New York Shoplifting from Sephora

Sephora opened its first New York store in 1998 and has quickly become a popular retailer of cosmetics with billions of dollars in sales each year. Such popularity has also caused Sephora to become a frequent target of shoplifters, causing it to lose millions of dollars in merchandise each year. Sephora and other retailers use several different loss prevention methods to try to catch suspected shoplifters. Such methods include cameras hidden in store ceilings, sensor tags on merchandise, uniformed security guards, and plain clothes security guards. If you were arrested for shoplifting at Sephora, you should contact an experienced New York Shoplifting from Sephora Lawyer who understands the strategies that Sephora uses to identify and detain suspected shoplifters and who will support and defend you throughout the criminal process.

Under the New York Penal Code shoplifting is classified as a type of larceny. Larceny means stealing. N.Y. Pen. Law § 155.05. In other words, larceny is a crime. If you are convicted of larceny, you will have a criminal record. Depending on the value of the merchandise that you are suspected of shoplifting, you could be charged with petit larceny or grand larceny. If the property has a value of less than $1,000 then you will be charged with petit larceny. N.Y. Pen. Law § 155.25. Another significant difference between petit larceny and grand larceny is that petit larceny is a misdemeanor while grand larceny is a felony. If you are convicted of grand larceny the possible sentence will be more severe than the possible sentence of a petit larceny conviction.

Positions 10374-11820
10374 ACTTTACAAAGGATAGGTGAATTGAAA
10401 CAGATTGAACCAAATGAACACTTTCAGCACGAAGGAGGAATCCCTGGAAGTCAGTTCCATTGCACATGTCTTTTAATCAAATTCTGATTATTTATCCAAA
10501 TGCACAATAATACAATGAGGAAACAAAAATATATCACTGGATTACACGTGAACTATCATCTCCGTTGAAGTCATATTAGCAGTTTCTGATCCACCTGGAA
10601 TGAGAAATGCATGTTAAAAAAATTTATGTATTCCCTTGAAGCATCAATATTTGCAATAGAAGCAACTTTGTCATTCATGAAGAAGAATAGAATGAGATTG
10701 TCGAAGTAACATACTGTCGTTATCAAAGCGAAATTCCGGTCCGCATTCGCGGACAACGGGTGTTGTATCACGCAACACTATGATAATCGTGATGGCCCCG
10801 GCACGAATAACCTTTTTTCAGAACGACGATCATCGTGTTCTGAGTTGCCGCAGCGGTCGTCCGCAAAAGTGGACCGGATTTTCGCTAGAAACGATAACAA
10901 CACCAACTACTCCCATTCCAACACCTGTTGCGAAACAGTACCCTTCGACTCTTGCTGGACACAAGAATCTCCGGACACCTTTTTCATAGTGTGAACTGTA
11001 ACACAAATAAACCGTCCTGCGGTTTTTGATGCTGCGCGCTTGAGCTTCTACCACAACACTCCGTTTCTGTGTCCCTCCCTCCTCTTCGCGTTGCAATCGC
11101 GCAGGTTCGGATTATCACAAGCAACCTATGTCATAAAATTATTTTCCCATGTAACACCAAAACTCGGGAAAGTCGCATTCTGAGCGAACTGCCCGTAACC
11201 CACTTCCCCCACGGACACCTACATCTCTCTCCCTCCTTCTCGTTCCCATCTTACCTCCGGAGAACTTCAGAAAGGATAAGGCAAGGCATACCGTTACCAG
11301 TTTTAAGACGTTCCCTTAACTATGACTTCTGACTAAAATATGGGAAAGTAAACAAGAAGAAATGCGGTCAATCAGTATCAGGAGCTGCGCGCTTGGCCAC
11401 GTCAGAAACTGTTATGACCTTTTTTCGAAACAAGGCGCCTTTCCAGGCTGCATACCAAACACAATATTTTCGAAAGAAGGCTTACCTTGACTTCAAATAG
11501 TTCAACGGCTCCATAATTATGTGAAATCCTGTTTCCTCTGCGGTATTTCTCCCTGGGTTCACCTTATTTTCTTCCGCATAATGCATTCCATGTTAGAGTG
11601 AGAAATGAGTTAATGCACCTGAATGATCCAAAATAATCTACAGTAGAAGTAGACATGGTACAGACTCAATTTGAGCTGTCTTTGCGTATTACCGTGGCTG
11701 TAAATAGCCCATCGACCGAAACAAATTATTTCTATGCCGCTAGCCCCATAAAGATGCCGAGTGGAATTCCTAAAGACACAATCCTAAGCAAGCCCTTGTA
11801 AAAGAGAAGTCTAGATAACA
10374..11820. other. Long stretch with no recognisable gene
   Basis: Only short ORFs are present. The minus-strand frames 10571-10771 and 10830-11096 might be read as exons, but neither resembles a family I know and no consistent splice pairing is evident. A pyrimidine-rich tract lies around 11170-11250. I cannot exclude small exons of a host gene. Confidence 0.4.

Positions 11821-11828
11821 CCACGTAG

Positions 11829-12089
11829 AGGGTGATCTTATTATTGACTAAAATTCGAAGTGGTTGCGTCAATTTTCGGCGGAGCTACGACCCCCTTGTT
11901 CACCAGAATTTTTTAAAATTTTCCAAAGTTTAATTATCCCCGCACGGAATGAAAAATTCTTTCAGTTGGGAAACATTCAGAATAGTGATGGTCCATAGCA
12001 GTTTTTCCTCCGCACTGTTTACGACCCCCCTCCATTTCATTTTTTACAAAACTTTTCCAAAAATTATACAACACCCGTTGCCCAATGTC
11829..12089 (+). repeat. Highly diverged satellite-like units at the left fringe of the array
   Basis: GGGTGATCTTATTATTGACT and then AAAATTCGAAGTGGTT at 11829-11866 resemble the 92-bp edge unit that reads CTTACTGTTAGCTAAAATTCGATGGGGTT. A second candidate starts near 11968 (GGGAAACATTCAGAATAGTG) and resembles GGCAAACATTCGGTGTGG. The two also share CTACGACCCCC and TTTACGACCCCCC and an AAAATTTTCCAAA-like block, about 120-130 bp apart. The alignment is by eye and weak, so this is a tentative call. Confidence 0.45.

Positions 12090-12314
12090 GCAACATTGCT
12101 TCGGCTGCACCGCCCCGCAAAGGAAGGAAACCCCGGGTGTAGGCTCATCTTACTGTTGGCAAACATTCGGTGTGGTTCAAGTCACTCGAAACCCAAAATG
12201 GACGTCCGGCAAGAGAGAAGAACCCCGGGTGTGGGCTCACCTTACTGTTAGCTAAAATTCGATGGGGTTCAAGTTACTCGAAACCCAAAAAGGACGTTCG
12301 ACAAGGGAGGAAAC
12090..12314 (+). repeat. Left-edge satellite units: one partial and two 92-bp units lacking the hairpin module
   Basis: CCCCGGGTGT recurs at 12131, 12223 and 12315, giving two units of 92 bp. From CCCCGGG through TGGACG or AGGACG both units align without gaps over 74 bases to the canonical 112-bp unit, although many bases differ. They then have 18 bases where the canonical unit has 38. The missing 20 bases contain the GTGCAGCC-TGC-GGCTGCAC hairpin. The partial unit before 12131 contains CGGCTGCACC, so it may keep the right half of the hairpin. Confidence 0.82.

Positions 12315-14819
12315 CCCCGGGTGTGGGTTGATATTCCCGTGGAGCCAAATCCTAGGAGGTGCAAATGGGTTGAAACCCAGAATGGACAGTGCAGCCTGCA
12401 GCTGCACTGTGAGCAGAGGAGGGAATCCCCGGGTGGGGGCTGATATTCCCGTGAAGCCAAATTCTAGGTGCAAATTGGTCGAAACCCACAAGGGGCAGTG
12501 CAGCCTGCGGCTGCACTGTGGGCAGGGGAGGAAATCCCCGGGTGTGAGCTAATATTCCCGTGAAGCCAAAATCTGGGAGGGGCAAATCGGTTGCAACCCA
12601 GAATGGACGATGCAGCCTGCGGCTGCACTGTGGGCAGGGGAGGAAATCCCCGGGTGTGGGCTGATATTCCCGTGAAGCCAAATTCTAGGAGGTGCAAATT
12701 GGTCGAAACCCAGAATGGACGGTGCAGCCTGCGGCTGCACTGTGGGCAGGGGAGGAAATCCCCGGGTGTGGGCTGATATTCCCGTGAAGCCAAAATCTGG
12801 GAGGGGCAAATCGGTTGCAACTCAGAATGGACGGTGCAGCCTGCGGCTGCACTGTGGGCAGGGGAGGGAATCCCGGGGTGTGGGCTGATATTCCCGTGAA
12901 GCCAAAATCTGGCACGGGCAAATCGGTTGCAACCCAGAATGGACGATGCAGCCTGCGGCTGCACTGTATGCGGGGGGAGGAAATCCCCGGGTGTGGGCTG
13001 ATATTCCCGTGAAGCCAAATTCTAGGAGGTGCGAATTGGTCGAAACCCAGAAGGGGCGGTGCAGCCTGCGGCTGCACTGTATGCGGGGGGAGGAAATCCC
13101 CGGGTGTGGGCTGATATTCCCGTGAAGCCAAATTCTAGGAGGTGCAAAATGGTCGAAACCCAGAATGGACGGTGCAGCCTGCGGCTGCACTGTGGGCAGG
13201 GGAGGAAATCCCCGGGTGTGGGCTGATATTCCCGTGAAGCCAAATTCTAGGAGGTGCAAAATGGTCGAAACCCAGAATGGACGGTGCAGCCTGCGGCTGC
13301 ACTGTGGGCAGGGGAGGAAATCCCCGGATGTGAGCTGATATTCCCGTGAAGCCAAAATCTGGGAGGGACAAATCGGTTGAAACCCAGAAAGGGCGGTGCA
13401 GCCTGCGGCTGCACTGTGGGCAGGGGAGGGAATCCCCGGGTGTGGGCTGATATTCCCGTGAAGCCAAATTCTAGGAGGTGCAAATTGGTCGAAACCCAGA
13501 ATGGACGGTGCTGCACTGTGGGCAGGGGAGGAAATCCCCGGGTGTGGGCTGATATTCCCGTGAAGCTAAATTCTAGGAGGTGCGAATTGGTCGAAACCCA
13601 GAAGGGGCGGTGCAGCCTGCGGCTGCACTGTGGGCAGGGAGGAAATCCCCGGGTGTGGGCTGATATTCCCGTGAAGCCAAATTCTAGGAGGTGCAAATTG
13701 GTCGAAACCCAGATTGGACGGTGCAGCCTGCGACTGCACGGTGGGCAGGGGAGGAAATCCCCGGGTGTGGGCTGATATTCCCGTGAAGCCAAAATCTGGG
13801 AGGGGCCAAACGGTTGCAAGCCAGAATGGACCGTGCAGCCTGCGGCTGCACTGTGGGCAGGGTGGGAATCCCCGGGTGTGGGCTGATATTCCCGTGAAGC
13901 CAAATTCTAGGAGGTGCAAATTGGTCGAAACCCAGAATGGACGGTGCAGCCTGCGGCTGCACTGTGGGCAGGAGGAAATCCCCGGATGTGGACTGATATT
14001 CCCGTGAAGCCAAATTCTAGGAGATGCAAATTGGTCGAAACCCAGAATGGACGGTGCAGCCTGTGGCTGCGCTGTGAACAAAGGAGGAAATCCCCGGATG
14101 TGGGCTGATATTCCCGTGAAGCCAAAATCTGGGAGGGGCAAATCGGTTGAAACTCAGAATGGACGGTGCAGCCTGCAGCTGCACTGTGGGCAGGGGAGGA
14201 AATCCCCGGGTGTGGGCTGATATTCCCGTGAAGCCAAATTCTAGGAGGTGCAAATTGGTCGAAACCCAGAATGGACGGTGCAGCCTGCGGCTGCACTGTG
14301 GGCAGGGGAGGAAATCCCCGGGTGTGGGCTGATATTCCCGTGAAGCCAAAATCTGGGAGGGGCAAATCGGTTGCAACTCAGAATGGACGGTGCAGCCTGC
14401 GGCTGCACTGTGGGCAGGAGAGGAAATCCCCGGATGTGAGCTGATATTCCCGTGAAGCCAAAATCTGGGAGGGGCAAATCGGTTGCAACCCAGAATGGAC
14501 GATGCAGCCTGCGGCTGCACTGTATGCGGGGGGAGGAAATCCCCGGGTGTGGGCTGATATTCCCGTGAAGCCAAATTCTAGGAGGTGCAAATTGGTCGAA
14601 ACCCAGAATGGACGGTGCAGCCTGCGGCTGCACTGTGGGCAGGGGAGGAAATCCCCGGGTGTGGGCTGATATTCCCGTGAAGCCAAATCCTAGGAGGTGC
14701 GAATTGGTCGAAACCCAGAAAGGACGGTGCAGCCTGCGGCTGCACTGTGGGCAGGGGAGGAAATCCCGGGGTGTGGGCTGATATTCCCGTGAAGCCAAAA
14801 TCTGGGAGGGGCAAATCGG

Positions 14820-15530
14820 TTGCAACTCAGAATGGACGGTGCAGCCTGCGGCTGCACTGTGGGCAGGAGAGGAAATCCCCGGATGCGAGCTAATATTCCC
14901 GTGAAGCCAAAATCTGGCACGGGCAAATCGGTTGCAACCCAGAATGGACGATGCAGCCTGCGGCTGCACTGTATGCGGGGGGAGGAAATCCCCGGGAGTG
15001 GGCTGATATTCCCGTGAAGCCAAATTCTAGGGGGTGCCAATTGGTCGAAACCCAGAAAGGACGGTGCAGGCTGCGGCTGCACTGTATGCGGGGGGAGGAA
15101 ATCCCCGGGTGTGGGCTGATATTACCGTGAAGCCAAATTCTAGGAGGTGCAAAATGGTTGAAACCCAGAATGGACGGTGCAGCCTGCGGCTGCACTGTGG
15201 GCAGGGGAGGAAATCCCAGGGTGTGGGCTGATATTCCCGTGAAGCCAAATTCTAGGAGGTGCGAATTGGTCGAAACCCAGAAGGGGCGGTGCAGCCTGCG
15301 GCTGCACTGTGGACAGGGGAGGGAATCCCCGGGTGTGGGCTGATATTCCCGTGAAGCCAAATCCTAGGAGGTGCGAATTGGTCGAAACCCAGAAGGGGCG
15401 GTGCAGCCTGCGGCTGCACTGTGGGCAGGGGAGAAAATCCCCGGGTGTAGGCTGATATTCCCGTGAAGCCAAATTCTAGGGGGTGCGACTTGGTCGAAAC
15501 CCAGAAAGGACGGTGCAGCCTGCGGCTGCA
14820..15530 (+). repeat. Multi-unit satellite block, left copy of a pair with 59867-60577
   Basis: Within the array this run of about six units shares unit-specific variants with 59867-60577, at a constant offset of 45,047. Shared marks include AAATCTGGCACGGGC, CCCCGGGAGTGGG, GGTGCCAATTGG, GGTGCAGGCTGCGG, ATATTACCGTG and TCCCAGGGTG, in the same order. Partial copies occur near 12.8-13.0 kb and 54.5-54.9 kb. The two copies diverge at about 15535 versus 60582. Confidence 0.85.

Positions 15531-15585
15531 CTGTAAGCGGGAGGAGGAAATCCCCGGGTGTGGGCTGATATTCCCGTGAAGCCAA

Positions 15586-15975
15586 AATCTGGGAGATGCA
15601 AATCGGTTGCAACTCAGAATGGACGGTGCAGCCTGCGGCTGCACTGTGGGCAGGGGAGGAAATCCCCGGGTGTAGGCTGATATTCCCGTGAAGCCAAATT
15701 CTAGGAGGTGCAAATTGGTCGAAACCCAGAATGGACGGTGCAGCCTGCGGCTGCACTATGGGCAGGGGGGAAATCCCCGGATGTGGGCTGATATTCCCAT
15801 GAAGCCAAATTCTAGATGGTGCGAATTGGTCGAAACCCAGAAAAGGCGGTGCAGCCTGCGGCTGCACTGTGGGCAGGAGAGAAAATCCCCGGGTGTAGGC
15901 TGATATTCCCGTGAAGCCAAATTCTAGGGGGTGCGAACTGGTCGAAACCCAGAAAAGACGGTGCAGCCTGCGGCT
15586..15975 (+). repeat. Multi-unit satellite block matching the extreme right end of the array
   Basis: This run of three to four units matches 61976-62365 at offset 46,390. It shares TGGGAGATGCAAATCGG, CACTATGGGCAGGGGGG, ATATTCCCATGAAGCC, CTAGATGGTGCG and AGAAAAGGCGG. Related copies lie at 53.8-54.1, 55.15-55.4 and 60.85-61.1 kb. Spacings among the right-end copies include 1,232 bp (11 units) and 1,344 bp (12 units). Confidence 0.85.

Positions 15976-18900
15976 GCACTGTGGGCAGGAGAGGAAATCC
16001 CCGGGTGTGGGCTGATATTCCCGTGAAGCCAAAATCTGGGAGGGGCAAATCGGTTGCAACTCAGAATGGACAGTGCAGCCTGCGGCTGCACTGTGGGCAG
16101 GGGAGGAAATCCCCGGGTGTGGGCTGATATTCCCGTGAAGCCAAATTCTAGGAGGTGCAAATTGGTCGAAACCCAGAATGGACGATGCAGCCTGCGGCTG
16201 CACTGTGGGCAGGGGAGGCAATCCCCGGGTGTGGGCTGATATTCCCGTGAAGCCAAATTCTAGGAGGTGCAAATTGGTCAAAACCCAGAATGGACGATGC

Sephora, like all New York retailers, enjoys the "shopkeepers privilege." This means that if Sephora has reason to believe that you have shoplifted, it has the right to detain you. In detaining you, however, Sephora security guards must be reasonable. This means that Sephora can only detain you if they have a good reason to think you shoplifted. For example, if a Sephora security guard spotted you slip a lipstick into your jacket pocket, then Sephora could legally detain you. However, if Sephora retains you for another reasons such as your race or ethnicity, then Sephora's action would not be reasonable.

In detaining you, Sephora security guards can only use reasonable force. They cannot beat you, choke you, misuse handcuffs on you, or use any other type of excessive physical force in attempting to detain you. Excessive force can also mean verbal abuse such as threatening you, using foul language or using racial slurs. Security guards may handcuff you if it is warranted and can pat you down to determine if you have a weapon.

Once you are detained, Sephora can only hold you long enough to investigate the incident. The goal of the investigation should be to determine if you shoplifted or not. However, oftentimes the goal of the investigation turns into trying to convince you to confess to shoplifting whether you did so or not. Sephora security guards will try to convince you to sign a written confession by telling you that there is videotape showing you concealing merchandise. They may tell you that the only way you will be allowed to leave is if you confess. If you were with friends who were also detained, Sephora security may separate you from your friends and claim that your friends already confessed. They may even tell you that if you confess you will not be arrested. Often what Sephora security guards tell you is not true. However, even if it is , you should refrain from signing a confession and refrain from signing a statement in which you agree to stay out of Sephora stores for a period of time.